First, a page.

Jab or Gel

The injection is relatively easy/straightforward, it’s simply a jab. 

Creams and gels need to be applied properly, for example the rubbing in some (but not all) of the gels breaks down the testosterone and renders it as ineffective. 

Patients have to remember to apply the gel daily and rarely people get a skin reaction. 

With the gel or cream there is a risk of cross contamination, there is a genuine risk of another individual taking on Testosterone by accident which could have implications. 

In my observations of others many people do not apply gels in the correct place and do not follow the instructions that are provided in the packaging/as recommended by their healthcare professional.

Implants are not available in all countries.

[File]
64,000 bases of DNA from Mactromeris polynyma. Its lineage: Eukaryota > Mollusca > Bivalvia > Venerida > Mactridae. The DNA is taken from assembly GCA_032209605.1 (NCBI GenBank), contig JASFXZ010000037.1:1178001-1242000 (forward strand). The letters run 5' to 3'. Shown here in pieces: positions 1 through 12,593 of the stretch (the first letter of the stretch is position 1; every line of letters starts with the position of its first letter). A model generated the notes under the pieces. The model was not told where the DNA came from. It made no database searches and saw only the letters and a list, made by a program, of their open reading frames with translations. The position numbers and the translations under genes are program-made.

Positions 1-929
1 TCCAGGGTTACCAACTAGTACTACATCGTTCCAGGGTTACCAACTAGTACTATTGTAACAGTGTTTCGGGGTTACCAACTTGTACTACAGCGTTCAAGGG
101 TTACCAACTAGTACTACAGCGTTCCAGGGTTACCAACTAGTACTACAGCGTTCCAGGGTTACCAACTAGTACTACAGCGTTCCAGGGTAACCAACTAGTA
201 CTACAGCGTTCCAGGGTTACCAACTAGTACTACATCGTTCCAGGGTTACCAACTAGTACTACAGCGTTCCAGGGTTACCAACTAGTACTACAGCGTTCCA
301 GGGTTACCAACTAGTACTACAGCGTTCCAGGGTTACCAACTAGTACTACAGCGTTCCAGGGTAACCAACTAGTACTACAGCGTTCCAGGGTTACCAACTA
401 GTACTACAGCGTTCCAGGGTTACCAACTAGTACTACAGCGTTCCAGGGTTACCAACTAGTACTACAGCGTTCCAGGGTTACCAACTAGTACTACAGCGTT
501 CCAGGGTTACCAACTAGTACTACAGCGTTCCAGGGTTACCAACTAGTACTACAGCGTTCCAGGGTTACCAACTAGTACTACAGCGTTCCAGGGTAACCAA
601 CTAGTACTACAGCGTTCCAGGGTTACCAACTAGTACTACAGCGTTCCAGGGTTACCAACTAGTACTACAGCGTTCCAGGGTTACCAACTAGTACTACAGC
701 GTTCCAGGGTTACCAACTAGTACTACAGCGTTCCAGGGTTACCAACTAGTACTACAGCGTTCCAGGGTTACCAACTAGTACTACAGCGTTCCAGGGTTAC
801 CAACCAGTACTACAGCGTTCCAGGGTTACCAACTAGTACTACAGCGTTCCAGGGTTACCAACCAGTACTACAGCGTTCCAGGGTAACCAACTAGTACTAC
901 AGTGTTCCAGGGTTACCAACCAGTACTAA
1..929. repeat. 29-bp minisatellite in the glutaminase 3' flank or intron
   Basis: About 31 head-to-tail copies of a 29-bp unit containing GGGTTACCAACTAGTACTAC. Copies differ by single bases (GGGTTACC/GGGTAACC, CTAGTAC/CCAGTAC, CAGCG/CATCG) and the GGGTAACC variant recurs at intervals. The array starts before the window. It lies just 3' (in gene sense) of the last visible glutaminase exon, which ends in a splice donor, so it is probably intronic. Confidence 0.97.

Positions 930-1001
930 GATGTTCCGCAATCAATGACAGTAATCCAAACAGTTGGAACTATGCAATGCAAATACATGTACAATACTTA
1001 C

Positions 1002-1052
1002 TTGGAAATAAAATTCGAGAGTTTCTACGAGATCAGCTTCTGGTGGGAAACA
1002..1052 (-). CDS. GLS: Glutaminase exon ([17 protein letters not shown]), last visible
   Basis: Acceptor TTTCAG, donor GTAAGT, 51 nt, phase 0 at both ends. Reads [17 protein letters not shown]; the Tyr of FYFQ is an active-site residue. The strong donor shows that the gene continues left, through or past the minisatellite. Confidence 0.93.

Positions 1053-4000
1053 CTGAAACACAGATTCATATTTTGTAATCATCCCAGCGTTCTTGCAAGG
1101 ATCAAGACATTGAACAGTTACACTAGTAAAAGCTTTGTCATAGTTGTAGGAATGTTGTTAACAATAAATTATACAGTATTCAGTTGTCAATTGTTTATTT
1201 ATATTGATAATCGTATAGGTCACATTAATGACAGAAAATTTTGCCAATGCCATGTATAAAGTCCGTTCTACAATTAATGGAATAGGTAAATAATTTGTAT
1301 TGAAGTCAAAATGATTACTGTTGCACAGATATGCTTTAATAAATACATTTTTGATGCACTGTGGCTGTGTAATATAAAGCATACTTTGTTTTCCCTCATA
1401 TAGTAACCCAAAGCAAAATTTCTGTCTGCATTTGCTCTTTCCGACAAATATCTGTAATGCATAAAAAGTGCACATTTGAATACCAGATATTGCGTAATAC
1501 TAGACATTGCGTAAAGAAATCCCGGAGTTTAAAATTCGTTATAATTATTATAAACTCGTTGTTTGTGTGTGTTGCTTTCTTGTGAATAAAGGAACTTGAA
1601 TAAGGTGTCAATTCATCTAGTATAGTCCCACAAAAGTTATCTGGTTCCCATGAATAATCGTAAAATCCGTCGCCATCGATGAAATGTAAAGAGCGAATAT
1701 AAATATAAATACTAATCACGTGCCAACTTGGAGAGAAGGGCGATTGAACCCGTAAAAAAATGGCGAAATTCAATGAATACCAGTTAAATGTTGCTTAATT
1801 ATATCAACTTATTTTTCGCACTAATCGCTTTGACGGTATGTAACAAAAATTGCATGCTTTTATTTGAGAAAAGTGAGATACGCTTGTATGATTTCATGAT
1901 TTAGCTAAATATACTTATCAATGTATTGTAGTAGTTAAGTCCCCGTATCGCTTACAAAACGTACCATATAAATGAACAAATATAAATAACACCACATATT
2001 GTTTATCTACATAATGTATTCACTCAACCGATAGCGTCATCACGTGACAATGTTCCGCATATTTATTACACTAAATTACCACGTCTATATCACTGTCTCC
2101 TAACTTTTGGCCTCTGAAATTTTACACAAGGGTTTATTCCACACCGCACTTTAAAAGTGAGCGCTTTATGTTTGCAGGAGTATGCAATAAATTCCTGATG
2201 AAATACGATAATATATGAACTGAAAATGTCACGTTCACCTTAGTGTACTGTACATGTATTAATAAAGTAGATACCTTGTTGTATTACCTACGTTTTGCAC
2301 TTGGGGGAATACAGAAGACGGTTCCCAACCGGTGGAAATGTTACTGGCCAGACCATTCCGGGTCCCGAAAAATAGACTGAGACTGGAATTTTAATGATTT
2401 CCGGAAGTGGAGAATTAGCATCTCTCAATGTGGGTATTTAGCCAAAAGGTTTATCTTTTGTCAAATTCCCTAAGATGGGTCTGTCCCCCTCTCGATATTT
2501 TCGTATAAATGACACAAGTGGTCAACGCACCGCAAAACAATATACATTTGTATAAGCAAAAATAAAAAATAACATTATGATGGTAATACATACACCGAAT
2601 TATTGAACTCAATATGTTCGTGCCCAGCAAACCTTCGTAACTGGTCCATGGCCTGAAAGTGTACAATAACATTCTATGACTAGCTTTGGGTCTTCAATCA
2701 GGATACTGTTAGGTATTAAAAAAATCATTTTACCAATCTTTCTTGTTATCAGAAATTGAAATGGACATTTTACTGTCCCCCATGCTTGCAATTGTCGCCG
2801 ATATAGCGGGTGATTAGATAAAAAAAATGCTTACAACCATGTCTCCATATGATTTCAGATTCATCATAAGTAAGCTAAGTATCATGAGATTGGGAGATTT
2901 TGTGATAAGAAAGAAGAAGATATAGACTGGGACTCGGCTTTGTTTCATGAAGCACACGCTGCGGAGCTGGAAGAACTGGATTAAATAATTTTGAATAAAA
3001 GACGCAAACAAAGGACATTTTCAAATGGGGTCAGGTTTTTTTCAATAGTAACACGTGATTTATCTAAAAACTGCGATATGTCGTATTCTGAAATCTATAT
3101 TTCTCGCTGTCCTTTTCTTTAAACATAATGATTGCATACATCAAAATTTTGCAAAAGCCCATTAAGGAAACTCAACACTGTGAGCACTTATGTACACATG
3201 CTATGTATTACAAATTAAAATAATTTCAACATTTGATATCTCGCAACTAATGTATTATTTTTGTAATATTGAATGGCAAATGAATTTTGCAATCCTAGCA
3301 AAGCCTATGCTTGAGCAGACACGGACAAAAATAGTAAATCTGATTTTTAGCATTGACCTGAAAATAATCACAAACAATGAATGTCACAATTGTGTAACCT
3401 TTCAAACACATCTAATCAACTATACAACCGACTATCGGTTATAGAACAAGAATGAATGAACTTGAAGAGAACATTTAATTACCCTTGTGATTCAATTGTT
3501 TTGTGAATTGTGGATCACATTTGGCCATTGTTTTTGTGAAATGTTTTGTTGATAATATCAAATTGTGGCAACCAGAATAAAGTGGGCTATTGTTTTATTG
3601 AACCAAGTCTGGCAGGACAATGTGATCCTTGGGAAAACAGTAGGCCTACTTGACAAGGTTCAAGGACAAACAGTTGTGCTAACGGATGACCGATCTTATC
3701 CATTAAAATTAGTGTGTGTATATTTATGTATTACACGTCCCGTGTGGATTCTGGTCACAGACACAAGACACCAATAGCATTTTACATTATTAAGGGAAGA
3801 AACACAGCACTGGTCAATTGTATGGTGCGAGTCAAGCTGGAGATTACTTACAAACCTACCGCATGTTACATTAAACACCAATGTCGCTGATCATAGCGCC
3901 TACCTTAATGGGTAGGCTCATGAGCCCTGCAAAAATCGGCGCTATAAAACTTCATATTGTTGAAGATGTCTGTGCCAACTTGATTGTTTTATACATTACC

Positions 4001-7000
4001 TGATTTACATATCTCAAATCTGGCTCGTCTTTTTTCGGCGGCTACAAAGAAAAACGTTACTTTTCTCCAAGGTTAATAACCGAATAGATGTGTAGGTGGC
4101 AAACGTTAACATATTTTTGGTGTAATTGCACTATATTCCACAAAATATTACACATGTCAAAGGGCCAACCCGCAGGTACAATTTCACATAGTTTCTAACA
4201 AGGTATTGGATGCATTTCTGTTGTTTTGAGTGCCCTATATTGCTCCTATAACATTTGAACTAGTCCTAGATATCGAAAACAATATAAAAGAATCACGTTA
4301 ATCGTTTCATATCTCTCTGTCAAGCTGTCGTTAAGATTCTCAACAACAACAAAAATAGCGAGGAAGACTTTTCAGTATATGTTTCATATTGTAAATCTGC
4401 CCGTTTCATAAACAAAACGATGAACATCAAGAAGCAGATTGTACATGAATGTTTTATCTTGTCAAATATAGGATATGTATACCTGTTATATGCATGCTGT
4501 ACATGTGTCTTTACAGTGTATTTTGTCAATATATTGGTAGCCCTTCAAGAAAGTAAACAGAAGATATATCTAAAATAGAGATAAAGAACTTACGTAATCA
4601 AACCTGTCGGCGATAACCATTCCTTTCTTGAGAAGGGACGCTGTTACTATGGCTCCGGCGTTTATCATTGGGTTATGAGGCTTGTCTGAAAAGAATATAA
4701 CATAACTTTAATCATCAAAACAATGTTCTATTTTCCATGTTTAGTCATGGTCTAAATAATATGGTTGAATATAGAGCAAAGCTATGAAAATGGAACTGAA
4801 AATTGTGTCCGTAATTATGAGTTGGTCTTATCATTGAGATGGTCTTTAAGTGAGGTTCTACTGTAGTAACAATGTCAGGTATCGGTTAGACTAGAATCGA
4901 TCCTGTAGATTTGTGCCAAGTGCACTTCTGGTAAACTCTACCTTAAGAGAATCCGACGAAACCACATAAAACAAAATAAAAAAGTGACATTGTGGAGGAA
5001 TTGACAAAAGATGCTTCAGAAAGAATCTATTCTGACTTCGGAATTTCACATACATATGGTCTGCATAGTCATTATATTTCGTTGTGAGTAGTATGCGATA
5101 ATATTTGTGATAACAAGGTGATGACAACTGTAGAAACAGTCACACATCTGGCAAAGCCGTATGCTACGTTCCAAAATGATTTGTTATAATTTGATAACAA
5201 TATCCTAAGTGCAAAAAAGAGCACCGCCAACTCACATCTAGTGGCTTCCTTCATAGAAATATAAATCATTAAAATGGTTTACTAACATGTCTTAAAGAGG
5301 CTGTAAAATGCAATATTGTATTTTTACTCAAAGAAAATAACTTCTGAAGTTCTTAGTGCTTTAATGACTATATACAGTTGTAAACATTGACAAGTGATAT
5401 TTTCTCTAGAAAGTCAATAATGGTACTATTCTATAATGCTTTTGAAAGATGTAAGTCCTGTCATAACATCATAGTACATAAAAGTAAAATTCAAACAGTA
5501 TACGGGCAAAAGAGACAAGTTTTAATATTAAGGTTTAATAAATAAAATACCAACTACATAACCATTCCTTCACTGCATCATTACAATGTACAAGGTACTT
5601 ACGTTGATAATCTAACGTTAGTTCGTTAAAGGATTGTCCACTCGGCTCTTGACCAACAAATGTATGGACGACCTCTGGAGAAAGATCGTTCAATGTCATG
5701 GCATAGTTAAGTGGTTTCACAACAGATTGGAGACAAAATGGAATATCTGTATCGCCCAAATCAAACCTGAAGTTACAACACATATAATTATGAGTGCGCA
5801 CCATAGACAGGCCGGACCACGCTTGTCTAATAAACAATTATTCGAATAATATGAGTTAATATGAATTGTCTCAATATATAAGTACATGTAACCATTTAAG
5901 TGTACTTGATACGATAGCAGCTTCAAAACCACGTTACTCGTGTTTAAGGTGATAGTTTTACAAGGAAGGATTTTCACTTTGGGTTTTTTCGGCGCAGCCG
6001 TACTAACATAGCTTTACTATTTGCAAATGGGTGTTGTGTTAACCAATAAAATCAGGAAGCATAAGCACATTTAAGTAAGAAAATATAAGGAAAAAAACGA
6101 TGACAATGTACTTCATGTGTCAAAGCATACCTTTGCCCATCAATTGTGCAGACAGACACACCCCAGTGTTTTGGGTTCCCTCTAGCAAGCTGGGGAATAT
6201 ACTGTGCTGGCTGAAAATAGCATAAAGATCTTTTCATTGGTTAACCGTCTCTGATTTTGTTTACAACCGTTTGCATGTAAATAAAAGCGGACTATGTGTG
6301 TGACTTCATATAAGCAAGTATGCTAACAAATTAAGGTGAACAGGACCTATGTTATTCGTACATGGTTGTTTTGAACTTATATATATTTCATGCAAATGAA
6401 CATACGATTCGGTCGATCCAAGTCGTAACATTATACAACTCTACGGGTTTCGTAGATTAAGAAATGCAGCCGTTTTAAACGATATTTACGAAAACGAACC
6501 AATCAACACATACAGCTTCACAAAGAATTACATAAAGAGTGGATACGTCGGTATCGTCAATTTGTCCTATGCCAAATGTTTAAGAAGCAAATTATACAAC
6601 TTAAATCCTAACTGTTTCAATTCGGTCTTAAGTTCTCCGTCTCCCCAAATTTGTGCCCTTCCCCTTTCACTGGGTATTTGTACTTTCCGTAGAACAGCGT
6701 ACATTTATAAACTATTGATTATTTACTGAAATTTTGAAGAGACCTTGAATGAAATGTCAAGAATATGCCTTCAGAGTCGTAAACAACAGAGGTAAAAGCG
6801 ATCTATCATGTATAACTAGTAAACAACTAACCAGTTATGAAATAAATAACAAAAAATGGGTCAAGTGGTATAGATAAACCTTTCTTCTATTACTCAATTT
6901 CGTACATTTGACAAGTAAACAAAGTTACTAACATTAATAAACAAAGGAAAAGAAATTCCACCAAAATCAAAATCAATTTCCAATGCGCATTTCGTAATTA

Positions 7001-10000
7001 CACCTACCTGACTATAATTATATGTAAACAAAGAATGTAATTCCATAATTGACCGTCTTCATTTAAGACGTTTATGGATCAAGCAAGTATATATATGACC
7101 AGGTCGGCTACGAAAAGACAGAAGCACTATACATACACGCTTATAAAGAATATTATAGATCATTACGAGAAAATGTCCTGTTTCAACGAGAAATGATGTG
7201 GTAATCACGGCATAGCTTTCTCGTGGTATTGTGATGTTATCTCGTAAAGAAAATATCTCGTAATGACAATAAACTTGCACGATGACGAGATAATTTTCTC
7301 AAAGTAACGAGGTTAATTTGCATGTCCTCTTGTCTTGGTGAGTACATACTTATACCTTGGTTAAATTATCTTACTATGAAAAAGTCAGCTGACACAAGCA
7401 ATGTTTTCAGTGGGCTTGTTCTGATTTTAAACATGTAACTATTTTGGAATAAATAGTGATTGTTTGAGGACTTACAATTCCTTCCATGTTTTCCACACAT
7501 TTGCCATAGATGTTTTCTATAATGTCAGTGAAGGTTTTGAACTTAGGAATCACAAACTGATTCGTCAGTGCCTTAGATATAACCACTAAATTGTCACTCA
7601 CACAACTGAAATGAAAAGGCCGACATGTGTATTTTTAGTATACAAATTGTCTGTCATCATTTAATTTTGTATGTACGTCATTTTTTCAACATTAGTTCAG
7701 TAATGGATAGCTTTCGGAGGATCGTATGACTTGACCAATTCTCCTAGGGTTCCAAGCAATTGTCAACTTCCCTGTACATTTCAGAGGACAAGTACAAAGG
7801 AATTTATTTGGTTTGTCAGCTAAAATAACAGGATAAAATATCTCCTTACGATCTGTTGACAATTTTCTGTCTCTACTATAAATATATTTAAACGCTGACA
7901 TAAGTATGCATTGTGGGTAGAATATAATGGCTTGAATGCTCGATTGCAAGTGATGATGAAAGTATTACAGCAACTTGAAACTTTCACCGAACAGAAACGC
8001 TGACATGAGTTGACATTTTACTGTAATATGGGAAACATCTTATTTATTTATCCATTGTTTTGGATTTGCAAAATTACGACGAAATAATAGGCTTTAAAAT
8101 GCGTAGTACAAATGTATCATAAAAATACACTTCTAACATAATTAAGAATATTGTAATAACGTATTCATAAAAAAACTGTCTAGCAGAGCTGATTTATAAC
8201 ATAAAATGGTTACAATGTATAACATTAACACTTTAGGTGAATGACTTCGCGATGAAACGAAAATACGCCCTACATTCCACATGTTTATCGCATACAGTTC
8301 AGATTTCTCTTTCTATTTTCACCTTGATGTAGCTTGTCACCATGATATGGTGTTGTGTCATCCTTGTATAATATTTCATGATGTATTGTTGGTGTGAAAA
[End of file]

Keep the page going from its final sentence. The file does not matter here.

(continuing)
Usually in the UK (I live in England) a patient would start out on the gel. Once they have had a chance to experience testosterone and fine tune the dose if necessary they might then move onto the jab. They might stay on the gel. 

Once the jab is in the body it stays in there until the next dosage is given, it can’t be removed! 

Gel can be stopped and/or the dose reduced, there is more chance the prescriber being able to control the patients early experience of using T. 

The jab doesn’t suit everyone and it is absolutely crucial that it is administered correctly. 

Here in the UK the jab is typically every 12 weeks or so and is administered by a trained nurse which is free at point of sale, funded through taxation and the NHS. This is of course different to the USA and other countries. 

The gel is applied typically daily which means that the dosage remains fairly constant if it is absorbed properly whereas the jab loses its effectiveness as time passes by before the next jab. 

I have been on both the jab and the gel. I’m currently on the gel and I get on fine with it. I actually prefer it to the injection because the dose is more consistent.